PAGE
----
Nihalani was replaced in 2017 by Bollywood poet Prasoon Joshi, whose ties to the BJP are hardly discreet. His organisation McCann Erickson has been aiding BJP’s Public Relations since the time of Atal Bihari Vajpayee. He wrote the anthem Saugandh for Modi’s 2014 campaign and was awarded a Padma Shri by this Government in 2015.

Joshi’s Board doesn’t seem to be breaking any CBFC trends. It failed to stand up against the violent threats issued by the Shri Rajput Karni Sena against the Padmaavati team. The Sena had been vandalising sets and theatres since before the film’s completion, and a BJP official even offered ₹10 Crore for the director and actor’s heads. The Supreme Court rightly ruled that banning the film from exhibition would amount to stifling freedom of expression. Yet, under pressure, the Board ordered the title to be changed to ‘Padmaavat’ and for Deepika Padukone’s blouse to be lengthened.

The objections to Padukone’s attire for offending the dignity of Rajput women are on shaky grounds. There is little evidence of the very existence of the queen upon whom the film is based, let alone the length of her blouse. Besides, the Board doesn’t deem it obscene when films feature women in short blouses dancing before hordes of lecherous men.

Historical context aside, the Karni Sena’s riots threatened the security of several hundred citizens of all ages, and the CBFC rewarded them by meeting their regressive demands. In the case of Padmaavati, Joshi and his Board privileged violent religious sensitivities over logic and freedom of speech.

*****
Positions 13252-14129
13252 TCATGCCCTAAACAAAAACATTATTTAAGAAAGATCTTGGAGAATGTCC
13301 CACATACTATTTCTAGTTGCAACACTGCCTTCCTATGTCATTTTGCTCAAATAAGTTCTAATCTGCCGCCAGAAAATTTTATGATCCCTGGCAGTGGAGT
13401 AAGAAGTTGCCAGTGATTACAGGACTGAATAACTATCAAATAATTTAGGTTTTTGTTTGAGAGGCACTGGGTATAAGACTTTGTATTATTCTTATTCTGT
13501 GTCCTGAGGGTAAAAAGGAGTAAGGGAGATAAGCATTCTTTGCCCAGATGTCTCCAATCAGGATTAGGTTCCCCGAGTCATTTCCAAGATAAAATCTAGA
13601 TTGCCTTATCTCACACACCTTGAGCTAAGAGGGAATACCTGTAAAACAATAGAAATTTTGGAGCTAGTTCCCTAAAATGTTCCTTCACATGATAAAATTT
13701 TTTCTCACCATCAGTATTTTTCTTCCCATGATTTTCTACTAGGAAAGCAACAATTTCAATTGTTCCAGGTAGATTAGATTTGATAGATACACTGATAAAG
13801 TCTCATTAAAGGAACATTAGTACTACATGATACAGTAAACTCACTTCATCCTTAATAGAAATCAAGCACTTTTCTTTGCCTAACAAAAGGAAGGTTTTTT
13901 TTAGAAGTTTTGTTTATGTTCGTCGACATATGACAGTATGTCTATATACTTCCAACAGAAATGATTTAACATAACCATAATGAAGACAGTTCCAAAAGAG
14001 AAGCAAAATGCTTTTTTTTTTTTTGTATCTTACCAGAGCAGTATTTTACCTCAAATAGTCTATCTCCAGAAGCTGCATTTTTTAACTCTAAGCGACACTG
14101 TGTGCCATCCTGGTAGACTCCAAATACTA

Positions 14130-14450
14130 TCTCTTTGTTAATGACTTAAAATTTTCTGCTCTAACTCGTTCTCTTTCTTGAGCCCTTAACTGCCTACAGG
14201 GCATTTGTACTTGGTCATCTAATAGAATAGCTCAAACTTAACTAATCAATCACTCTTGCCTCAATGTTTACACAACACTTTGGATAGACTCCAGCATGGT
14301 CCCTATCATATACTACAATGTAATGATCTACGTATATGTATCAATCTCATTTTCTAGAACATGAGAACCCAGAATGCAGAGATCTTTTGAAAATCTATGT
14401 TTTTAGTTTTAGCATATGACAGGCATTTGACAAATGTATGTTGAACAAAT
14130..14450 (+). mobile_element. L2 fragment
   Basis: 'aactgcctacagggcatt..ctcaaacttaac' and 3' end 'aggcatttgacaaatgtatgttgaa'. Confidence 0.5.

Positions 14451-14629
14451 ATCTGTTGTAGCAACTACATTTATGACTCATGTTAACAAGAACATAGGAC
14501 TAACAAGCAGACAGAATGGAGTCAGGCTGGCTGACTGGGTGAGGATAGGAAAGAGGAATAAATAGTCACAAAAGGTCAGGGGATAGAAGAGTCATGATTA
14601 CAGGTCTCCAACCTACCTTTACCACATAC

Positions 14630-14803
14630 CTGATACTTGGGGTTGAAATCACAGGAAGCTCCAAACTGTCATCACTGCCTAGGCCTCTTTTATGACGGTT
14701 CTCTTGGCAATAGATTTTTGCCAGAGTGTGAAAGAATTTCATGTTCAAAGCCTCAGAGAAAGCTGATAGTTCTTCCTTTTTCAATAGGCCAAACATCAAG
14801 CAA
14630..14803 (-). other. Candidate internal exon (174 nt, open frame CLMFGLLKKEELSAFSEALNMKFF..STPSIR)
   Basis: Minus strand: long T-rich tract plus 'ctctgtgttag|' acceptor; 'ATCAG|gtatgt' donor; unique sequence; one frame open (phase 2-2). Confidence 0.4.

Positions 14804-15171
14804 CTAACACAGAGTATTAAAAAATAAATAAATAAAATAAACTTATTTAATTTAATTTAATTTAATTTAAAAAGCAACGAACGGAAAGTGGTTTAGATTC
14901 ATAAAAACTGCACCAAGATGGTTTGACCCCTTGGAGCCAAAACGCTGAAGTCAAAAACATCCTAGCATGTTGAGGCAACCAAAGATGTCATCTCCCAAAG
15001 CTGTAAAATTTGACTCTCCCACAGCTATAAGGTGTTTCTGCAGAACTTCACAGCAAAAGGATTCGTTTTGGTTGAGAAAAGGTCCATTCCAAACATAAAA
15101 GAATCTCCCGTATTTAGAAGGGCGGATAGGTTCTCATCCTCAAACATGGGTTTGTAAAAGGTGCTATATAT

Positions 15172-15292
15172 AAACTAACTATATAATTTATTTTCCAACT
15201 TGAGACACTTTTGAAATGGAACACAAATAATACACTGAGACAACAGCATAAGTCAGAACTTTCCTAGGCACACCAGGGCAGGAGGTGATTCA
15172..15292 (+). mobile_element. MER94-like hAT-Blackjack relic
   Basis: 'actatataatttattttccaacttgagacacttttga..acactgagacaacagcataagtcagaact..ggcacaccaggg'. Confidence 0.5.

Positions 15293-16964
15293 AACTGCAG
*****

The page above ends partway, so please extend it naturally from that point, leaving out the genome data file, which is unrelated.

The trend has been set and thus far, Joshi seems to be adhering to tradition. Whether the British Raj, the UPA, or the BJP is in power, India’s films have been filtered not through the people’s interests but through the survival strategies of the politically powerful.

Fortunately, the CBFC can and has been overruled. As mentioned above, the Judiciary has upon several occasions brought justice to the public against excessive censorship. In 2003, the Bombay High Court ordered the release of Anand Patwardhan’s War and Peace. The documentary on Indian and Pakistani nuclear tests was certified without any modifications – a clear signal to the CBFC that this industry would not take unreasonable arbitrations lying down.

But until our films can be certified by a body independent of the Executive, the system will ensure that Indians’ freedom of expression is, for the most part, at the whims of the ruling party.